Up until about four years ago, I was a vegetarian for more than a decade. I’ve walked two marathons so far, in my adult life; one for Breast Cancer, another for Obesity. I’ve also grappled with an eating disorder and put my health at risk trying to force myself thinner.  I subsisted off a diet of Saltine Crackers and Extra-strength Dexatrim.  Sometimes I’d chew my food and discretely spit it out in a napkin… never swallowing.  I put my health at risk; my nail-beds turned an odd orange color and my skin, an took on an odd grey pallor… but, but my face was so angular! And while I wasn't necessarily skinny, I was a lot thinner than I was.  Then I made (what I considered to be) the "mistake" of masticating and swallowing my food... and I gained back all of my weight and then some.  I eventually lost it having spent an entire summer exercising along with a plus-size aerobics instructor named Idrea on a VHS tape I'd found and maintaining a mostly vegetarian diet.  

Once I started eating meat again and I gained back a few pounds. Would I mind being thinner? No. Do I loathe myself because I’m not thin? Nope (and folks are apparently upset about it, because they think I should be wallowing in a sea of shame and self-loathing). Do I sit around stuffing my face with cake, pie, and ice cream? No. Sounds delectable, but no.  Do I believe that Black people need to take their health and overall well-being (both physical and mental) seriously? Yes.  While I’m not a gym rat, I am active and try my best to stay as such.  I am not diabetic, but I do have a fat rear, big thighs, and wide hips.  This doesn’t bode well for the fat police and quite frankly, I don't care.  I’m not a pro-fat advocate, but hearing the word “fat” stopped making me wince ages ago. Because while I realize there's room for improvement (as far as my body goes), I've grown comfortable in my skin. And most people will read that as me being "in denial". Fortunately I'm not here to placate most people, so feel no need to try and convince or prove anything.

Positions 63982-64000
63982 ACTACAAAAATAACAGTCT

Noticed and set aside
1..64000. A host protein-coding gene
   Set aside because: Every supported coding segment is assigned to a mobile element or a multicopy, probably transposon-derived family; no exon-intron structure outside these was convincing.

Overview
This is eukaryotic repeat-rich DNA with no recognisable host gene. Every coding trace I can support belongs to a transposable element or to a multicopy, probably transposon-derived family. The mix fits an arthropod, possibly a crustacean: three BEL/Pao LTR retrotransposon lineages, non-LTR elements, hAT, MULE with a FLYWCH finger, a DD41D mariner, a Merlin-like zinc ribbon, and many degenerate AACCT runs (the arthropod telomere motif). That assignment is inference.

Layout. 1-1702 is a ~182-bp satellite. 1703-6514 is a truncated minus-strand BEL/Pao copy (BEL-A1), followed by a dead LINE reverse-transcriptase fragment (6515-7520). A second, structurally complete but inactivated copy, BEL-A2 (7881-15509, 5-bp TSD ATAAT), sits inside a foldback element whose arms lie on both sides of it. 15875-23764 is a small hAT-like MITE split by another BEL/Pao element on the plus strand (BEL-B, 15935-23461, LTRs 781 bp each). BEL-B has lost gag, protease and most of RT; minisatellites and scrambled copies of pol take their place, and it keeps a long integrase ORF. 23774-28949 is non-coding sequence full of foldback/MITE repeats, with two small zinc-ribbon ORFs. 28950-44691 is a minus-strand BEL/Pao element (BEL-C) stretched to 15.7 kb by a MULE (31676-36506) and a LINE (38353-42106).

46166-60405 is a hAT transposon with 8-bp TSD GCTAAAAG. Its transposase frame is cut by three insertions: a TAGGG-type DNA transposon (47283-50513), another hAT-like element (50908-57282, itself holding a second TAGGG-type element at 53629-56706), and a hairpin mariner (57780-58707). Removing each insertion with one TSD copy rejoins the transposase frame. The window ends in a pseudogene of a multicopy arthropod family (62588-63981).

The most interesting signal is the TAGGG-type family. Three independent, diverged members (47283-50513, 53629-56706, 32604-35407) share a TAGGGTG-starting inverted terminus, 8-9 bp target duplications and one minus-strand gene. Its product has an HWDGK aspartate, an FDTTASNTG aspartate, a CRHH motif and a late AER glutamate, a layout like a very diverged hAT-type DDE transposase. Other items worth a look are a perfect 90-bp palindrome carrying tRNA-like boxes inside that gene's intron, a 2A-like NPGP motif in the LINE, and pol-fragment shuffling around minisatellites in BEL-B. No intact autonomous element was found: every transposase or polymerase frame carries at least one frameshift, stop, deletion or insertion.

What I do endorse, is Black women maintaining their best selves.  And to people who are prone to fat-shaming or accusing Black women of being proud fatties who’re in denial, I implore you not to worry or get so incited to wrath about it, because fat isn’t contagious… it won’t rub-off on you like the plague… you can’t get fat via osmosis, so you can stop taking the struggles of someone else and their road towards body acceptance, so personally; as if it’s impacting your lives.  Those of you who don’t struggle with weight, get incited to wrath on social media forums and it makes me… well… chuckle.  If someone is grappling with weight, chances are they’ve already discussed it with their physician (and, um you’re not him or her) and are probably working towards being healthier; so keep that in mind when some of you whine, “Why can’t we be open about discussing how fat Black women are?” Having a frank discussion about the health of our community versus waging an all-out attack on a group of women, using nasty rhetoric isn’t having an “open discussion.”  And spare me the argument about semantics... "fat" vs "thick". That's a futile disagreement and it doesn't interest me.